Gibson called Boggs in his hotel room and informed him of Torre’s decision. Pitching in the playoffs is “something you prepare yourself for all your life,” Boggs told the Post-Dispatch.

Unfortunately for Boggs, it rained relentlessly and the game was called off before a pitch was thrown.

Afterward, Torre changed his mind again, saying Niekro, not Boggs, would start the rescheduled Game 2 on Saturday Oct. 9.

“Someone once told me that changing your mind is a sign of intelligence,” Torre said to the Atlanta Constitution. “After all the times I’ve changed my mind about pitching this year, I must be the most intelligent guy in the world.”

Though Torre said Boggs would start Game 4, if one was necessary, it didn’t soothe the sting Boggs felt about having his Game 2 assignment rained out and being bypassed for Niekro in the rescheduled game. “I’m disappointed,” Boggs told the Post-Dispatch. “I thought I had earned a right to pitch.”

The Cardinals won Game 2, rallying against reliever Gene Garber after Niekro went six innings, and clinched the pennant by beating Rick Camp in Game 3.

Boggs never got to pitch in a playoff game. His last season in the majors was 1985. He ended with a career record of 20-44.

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On the day he secured his sixth National League batting title, Stan Musial learned he should stick to hitting instead of pitching.

Musial pitched for the only time in a big-league game on Sept. 28, 1952, in the Cardinals’ season finale against the Cubs at St. Louis.

He threw one pitch to one batter, his closest pursuer for the batting title, Cubs outfielder Frankie Baumholtz, then returned to the outfield.

Musial’s pitching appearance was prearranged by the Cardinals, who hoped it would generate interest in a game with nothing at stake in the standings.

Instead, the stunt was an embarrassment to Musial.

Show time

The Cardinals (88-65) entered the final day of the 1952 season in third place in the National League and the Cubs (76-77) were in fifth. Regardless of the outcome in the season finale, both teams were assured of finishing in those spots in the standings.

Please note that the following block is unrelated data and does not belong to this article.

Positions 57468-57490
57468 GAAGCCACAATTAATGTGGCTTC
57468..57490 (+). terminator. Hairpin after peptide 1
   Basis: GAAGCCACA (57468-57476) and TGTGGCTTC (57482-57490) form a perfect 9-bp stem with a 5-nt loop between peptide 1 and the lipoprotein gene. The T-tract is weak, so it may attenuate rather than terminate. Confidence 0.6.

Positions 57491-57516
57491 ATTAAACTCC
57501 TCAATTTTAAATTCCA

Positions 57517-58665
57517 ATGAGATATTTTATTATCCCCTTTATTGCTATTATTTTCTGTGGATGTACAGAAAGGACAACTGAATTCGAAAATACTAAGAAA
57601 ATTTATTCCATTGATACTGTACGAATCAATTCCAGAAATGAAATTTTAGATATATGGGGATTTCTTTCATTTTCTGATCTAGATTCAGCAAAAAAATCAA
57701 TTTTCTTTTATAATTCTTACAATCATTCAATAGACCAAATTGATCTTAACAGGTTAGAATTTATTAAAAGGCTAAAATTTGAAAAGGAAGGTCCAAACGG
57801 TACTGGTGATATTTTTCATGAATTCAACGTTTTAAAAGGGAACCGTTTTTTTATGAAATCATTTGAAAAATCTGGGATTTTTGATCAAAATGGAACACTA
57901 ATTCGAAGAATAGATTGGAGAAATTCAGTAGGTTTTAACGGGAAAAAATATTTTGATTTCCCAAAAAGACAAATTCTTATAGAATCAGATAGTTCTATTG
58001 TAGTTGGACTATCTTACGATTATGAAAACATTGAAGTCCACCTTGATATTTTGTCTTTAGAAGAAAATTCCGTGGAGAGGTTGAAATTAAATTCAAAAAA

On the morning of the final game, the St. Louis Post-Dispatch reported Musial would pitch that Sunday afternoon, but only to Baumholtz. Cardinals manager Eddie Stanky told the newspaper Musial would pitch at least once to Baumholtz.

According to The Sporting News, the Cardinals received permission from National League president Warren Giles for Musial to pitch against Baumholtz.

In his book, “Stan Musial: The Man’s Own Story,” Musial said he “was persuaded” to pitch to Baumholtz “as a box office promotion.”

Musial entered the game with a league-leading .336 batting average. Baumholtz was second at .326. According to the Post-Dispatch, it remained mathematically possible for Baumholtz to surpass Musial for the batting title. For that to happen, Baumholtz would have to go 5-for-5 in the finale and Musial would need to go hitless in at least four at-bats.

If Baumholtz went 5-for-5, he’d finish with a batting average of .334. If Musial went 0-for-4 or 0-for-5, he’d finish at .333.

Though the odds were stacked against Baumholtz overtaking Musial, the Cardinals thought having Musial pitch to him would make it more intriguing.

On the mound

Musial began his professional career as a left-handed pitcher in the Cardinals’ system. After pitching two seasons (1938-39) for Williamson (W.Va.), Musial pitched for another Class D farm, the Daytona Beach (Fla.) Islanders, in 1940.